When we received the results from Arbinger’s workplace survey for our 2024 trends report, one of the most standout findings was the significant difference between how executives perceived their organizations versus how their employees felt about them. It was immediately clear that there was a major disconnect in the workplace.
Just take a look at some of these results:
With this information at hand, it becomes a lot clearer why overall job satisfaction hit an alarming low this past year, with just 22% of professionals giving their company a rating of excellence.
Employees have expressed challenges with collaboration, communication, efficiency, innovation, and more, and executives simply aren’t seeing it that way. And while to employees, it may seem like leadership is turning a blind eye to their concerns, what’s likely happening is that leadership has no idea about the problems that their teams are facing (or if they do, they don’t truly understand the impact of them).
Teammates feeling disconnected at work can have an extremely damaging effect on your organization’s culture and results. For this reason, it’s critical that leaders prioritize bridging this gap in 2024 and work to foster more trust between leaders and employees.
In our research, we found that less than half (43%) of organizations offer conversations or communications with leaders regularly to employees. That’s a huge misstep when it’s been proven that those who have the opportunity to provide feedback for leadership feel more heard than others.
But that also helps us understand why when we asked executives and non-executives to rate their organization’s performance in the following areas, we got such different answers:
We’re calling this the disconnect effect. If executives, often with the best of intentions, are out of touch with how their employees and teams feel, then it will ultimately impact performance and company growth. Not to mention the culture, leading to lack of employee engagement and feelings of resentment that can truly impact productivity and innovation.
One of the most special feelings is being truly seen by someone. And as you can imagine, employees feeling like they aren’t seen or heard by their organization’s leadership team can have detrimental effects. We know that sometimes (especially when work gets busy), it’s easy to forget that our colleagues are human too, each with challenges and frustrations and goals of their own. That’s why it’s important to take the time to recognize the humanity in our peers.
Whether you’re in a leadership role or not, try doing these three things and see how your mindset shifts at work:
Watch the short video below to see an example of a disconnect between manager and employee—and then, how easily that relationship was completely transformed.
We know your relationships at work may not feel exactly like Judie and Nelson’s. However, as our survey results revealed, we also don’t know what we don’t know. Seeing people as people is the first and most significant step to solving disconnect in the workplace.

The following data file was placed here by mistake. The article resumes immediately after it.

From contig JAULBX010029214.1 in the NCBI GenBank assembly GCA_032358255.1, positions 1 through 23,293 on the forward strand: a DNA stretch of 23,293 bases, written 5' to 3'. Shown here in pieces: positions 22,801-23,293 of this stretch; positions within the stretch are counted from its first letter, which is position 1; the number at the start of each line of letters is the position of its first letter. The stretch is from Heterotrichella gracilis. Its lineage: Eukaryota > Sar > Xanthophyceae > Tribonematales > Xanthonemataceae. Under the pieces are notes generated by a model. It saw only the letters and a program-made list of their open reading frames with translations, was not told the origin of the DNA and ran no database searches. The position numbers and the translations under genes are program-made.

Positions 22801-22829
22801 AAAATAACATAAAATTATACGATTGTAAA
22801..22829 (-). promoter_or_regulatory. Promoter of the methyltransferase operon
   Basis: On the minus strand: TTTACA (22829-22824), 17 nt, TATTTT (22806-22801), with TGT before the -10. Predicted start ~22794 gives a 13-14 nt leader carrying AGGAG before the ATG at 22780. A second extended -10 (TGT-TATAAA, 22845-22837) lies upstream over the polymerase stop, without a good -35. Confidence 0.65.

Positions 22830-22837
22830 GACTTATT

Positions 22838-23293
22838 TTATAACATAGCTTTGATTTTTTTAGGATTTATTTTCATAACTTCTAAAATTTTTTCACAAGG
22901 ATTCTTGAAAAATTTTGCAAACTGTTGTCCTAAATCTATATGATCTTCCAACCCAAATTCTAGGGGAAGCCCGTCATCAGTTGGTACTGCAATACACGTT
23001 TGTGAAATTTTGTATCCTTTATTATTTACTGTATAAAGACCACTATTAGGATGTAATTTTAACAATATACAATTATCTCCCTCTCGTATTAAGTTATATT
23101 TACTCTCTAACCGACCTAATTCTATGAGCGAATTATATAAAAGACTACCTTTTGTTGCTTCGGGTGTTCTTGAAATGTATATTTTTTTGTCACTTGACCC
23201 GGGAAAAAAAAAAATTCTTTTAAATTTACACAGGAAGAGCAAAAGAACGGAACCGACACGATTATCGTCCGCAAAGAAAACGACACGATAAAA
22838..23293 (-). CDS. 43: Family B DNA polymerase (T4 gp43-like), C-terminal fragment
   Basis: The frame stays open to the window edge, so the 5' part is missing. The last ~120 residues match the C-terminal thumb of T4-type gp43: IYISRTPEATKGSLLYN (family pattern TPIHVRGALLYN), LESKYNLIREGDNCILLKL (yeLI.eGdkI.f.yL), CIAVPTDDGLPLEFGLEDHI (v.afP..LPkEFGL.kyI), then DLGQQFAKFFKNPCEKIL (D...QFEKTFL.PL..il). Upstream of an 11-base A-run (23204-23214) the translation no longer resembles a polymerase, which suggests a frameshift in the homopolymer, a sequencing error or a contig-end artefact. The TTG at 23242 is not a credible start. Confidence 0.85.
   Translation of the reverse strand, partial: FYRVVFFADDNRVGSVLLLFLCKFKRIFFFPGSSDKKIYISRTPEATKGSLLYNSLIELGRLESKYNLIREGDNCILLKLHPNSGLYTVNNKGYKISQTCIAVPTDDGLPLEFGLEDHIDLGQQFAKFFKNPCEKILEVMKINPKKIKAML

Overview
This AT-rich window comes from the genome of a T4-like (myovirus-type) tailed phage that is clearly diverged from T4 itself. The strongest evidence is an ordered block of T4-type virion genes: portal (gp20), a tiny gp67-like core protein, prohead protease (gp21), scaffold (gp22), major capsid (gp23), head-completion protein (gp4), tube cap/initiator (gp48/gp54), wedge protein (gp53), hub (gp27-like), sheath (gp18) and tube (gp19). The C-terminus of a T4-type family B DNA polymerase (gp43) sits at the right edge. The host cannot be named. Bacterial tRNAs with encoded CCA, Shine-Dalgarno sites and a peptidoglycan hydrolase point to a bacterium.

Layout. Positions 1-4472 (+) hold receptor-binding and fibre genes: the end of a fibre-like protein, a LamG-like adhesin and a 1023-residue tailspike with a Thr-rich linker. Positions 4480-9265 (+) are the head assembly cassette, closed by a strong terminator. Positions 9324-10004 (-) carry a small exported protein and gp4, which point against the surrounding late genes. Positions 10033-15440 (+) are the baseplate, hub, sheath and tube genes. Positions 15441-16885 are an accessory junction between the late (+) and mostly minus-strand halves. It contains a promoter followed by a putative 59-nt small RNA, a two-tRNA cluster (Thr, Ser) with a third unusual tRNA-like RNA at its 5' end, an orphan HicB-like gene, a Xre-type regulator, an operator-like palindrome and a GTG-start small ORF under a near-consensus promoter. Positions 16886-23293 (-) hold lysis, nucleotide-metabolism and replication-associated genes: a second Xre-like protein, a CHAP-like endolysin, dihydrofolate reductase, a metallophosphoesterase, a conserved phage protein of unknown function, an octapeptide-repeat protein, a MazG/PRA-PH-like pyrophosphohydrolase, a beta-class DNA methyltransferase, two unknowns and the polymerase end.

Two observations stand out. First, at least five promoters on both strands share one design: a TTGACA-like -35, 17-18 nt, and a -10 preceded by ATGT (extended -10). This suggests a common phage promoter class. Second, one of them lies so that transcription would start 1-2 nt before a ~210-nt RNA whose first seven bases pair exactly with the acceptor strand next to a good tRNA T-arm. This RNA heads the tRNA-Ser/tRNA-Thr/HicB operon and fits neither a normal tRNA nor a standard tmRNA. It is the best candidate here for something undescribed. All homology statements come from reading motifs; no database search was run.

Now that you have a better understanding of the leader/employee disconnect in the workplace, let’s talk about how to be a leader at work that others love to follow.
When we asked, our survey respondents indicated that they seek a leader with specific qualities, including trustworthiness, reliability, genuine listening, accountability, recognition of contributions, adaptability, and passion.
Find out what else leaders should prepare for in 2024. Get Arbinger’s Workplace Trends Report here.
Looking at the top responses above, we can see that employees are ultimately looking for a leader who treats them like they matter. At the end of the day, we’re all people who are no better than or less than our peers. By leading with empathy and understanding, we’re able to take another step towards bridging the disconnect in the workplace, ultimately improving relationships and boosting employee engagement on the job.
Some ways to take a more empathetic approach to leadership include:
One of the other key themes that emerged in our survey data is a leader’s role in creating a work environment that’s psychologically safe. Unfortunately, 41% of those surveyed have felt afraid of retribution or negative consequences for speaking up at work. Even in work environments that aren’t inherently “toxic”, it can be difficult for employees to speak up if they feel like they don’t have the space or tools to do so.
A hallmark sign of a great leader is being able to foster safe, honest, and self-reflective dialogues at work. In turn, employees are more likely to innovate, voice their opinions, and collaborate freely, which contribute to more overall organizational success.
Solving the disconnect in the workplace isn’t something that’s going to happen overnight, but by implementing some of the suggestions in this blog, you will start to notice night and day changes in your relationships with your employees and teammates.
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